The rise of antibiotic-resistant bacteria has got many experts predicting a future in which currently tractable diseases, like tuberculosis, became untreatable again. The popularity of modern antibiotics, ironically, is what is leading to their downfall: antibiotics in consumer products, like soaps, as well as the excessive use of antibiotics by people who have no bacterial infections, help select for strains of bacteria that don’t respond to drugs. Factory-farmed livestock, which receive tremendous doses of antibiotics in their feed, are also a likely breeding ground for resistant bacteria that could potentially infect humans.
Proponents of factory farming have scoffed at such claims [pdf], but now, scientists have provided definitive evidence that this happens: through genetic analysis, they found that a strain of MRSA, already resistant to one family of drugs, had hopped from people to farmed pigs, acquired resistance to another antibiotic being fed to the pigs, and then leapt back into humans, taking its new resistance with it. That strain, called MRSA ST398 or CC398, is now causing 1 out of 4 cases of MRSA in some regions of the Netherlands [pdf], where it arose, and it has also been found across the Atlantic in nearly half of the meat in US commerce. After this strain arose in 2004, the European Union began a ban the use of antibiotics in livestock feed. In the United States, however, where most of the antibiotics in circulation are being used in farming, no such regulation exists.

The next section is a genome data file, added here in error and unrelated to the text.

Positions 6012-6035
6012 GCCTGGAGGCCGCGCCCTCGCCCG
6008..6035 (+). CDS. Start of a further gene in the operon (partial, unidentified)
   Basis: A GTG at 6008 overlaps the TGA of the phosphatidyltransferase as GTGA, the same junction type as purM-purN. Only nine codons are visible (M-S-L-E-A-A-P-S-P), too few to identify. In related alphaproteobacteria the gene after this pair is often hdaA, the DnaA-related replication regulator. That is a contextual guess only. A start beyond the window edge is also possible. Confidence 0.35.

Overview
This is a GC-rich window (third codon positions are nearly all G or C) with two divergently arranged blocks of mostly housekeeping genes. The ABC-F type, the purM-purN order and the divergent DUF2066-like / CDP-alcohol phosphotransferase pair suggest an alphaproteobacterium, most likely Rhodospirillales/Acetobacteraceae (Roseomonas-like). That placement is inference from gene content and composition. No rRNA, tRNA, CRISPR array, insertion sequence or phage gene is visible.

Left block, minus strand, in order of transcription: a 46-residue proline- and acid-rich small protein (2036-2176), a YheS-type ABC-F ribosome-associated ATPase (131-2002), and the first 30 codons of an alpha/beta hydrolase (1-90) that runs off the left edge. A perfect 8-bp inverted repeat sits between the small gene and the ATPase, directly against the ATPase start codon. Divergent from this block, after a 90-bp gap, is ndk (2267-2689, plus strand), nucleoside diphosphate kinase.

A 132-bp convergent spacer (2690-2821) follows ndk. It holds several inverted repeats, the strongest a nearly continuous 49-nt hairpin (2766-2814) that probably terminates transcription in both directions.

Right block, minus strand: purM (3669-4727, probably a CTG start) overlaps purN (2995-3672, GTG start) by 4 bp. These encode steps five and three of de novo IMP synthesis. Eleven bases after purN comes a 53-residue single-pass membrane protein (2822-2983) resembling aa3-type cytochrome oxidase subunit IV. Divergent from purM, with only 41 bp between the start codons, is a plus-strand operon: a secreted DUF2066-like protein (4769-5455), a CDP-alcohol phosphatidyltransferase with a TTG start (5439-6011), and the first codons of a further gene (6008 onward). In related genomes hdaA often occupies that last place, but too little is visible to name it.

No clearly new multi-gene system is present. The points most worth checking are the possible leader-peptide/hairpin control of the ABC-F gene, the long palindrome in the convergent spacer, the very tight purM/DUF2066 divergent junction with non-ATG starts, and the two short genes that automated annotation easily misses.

Image courtesy of wattpublishing / flickr
Anyone who’s watched a cat engage in a strenuous butt-licking session only to come over and start in on cleaning up your hand has probably wondered how healthy this can possibly be. Maryn McKenna over at Superbug has uncovered a paper that will probably terrify, but may, with its detailed descriptions of diseases contracted from pets (did you know you can get meningitis from dogs?), fascinate you. From the paper, titled “Zoonoses in the Bedroom”: Read More
What’s the News: Scientists are using nanoparticles to develop ways to fight bacteria that are resistant to conventional antibiotics. These tiny drugs physically punch holes through bacteria instead of killing them chemically, which means that they could be especially effective on antibiotic-resistant bacteria strains like the dangerous methicillin-resistant Staphylococcus aureus (MRSA). “The applications are going to be very diverse, whether we’re talking about wound healing or dressing, skin infection, and quite possibly injections into the bloodstream,” James Hedrick, master inventor at IBM Almaden Research Center in San Jose, California, told Popular Science.